New Paycheck Protection Program loan forgiveness forms available


The US Small Business Administration (SBA) and the US Treasury Department have released new forms and guidelines to help clear up confusion regarding the Paycheck Protection Program (PPP), which was created to help small businesses keep workers on their payroll during the coronavirus crisis.

The PPP initially had strict requirements for employers who wanted to request a loan forgiveness. On June 5, however, President Donald Trump enacted the Paycheck Protection Program Flexibility Act (PPPFA), which gives employers more leeway. For example, instead of eight weeks, borrowers will now have 24 weeks from their loan disbursement to use PPP funds, or until December 31, when the program must now end. Borrowers who received loans before June 5 can still choose to use the funds within the initial eight week period.

On June 17, the SBA and the Treasury Department released a revised, “borrower-friendly” loan cancellation request, along with a simplified form for borrowers who meet any of the following criteria:

  • They are independent and have no employees.
  • They have not cut employee wages by more than 25 percent, nor have they reduced staffing levels or employee hours.
  • They have seen reductions in business activity due to health guidelines related to COVID-19 and have not cut employee wages by more than 25%.

We have gathered the latest news on this topic from SHRM online and other trusted outlets.


The new forms have been updated to reflect changes made by Congress to the PPPFA lending program, including the new 24 week coverage period. Both applications give employers the option of using the funds in the initial eight-week period, if their loan was made before June 5, or the extended 24-week period.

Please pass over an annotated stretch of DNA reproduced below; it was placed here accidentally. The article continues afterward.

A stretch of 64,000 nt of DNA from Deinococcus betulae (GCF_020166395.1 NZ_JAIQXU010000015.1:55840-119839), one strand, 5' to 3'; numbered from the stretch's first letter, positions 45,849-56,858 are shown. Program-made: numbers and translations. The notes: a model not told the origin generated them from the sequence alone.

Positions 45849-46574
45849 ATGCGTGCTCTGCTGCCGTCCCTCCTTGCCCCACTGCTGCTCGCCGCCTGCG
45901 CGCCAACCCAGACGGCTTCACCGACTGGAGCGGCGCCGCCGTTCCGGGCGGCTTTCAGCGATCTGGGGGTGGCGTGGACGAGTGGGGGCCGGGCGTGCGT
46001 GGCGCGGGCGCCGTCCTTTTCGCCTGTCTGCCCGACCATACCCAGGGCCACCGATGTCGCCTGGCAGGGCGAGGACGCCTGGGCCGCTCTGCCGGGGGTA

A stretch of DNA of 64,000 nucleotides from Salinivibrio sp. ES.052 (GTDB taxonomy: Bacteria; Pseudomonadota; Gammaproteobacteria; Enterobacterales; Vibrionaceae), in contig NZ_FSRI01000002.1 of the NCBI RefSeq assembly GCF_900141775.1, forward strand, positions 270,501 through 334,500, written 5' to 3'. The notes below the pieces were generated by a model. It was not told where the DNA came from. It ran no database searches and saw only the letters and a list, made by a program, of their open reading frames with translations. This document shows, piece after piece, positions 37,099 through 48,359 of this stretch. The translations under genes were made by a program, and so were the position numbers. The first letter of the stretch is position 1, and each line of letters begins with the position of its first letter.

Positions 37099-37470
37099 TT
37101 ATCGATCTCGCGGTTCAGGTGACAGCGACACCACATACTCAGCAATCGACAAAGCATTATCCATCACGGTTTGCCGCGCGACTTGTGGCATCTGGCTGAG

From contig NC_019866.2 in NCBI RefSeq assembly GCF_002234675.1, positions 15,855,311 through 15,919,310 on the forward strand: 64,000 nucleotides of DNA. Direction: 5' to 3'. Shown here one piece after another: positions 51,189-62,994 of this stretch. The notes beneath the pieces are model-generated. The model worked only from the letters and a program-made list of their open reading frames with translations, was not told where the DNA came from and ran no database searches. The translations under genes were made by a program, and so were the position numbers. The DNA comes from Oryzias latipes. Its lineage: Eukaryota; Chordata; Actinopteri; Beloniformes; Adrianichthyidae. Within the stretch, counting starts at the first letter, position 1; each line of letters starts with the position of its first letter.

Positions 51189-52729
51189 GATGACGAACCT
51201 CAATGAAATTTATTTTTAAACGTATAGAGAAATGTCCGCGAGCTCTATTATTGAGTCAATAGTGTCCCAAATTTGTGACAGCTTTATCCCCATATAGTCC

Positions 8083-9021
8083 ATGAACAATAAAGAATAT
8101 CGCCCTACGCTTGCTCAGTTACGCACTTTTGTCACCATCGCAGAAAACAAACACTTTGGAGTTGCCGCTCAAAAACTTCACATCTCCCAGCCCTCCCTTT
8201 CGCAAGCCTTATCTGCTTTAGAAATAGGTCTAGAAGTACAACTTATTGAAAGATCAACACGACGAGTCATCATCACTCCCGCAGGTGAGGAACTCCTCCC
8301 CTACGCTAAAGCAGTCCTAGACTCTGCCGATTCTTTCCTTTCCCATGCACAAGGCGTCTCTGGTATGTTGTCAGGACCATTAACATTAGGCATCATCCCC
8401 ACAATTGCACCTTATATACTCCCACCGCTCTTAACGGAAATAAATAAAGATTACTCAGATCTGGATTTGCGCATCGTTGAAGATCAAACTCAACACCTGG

(Bloomberg tax)


The SBA has also issued guidance on canceling PPP loans and how the administration intends to merge the original PPP rules with the PPPFA amendments into one package. The SBA has said it plans to issue additional guidance on canceling loans soon.


Changes to the PPPFA

The PPPFA has given borrowers more flexibility regarding the loan amount that should be used for payroll purposes. Employers must now spend 60%, instead of the previous 75%, of PPP funds on salary costs. Salary costs include:

  • Salary, wages, commissions and tips — up to $ 100,000 annualized for each employee.
  • Employee benefits, including paid vacation, severance pay, insurance premiums and retirement benefits.
  • State and local taxes assessed on wages.

Salary costs for sole proprietors and independent contractors include salaries, commissions, income or net earnings from self-employment (up to $ 100,000 annualized). The additional 40 percent can be spent on mortgage interest, rent, utilities, and other costs. In addition, employers now have until December 31 instead of June 30 to rehire some laid-off workers if they request a loan forgiveness. Exceptions to the rehiring rule may apply depending on employee availability.

(SHRM online)

Check for FAQ updates

The SBA and the Treasury Department have regularly updated their answers to frequently asked questions, so employers should regularly check for new information on nuanced issues. For example, are businesses owned by large corporations that have the means to support ongoing operations eligible for a PPP loan? The guidelines state that “all borrowers should assess their economic need for a PPP loan against the standard established by the CARES Act and PPP regulations at the time of loan application. Although the CARES Act suspends the ordinary requirement that borrowers must be unable to obtain credit elsewhere… borrowers must always certify in good faith that their PPP loan application is necessary. ”

(US Department of the Treasury)

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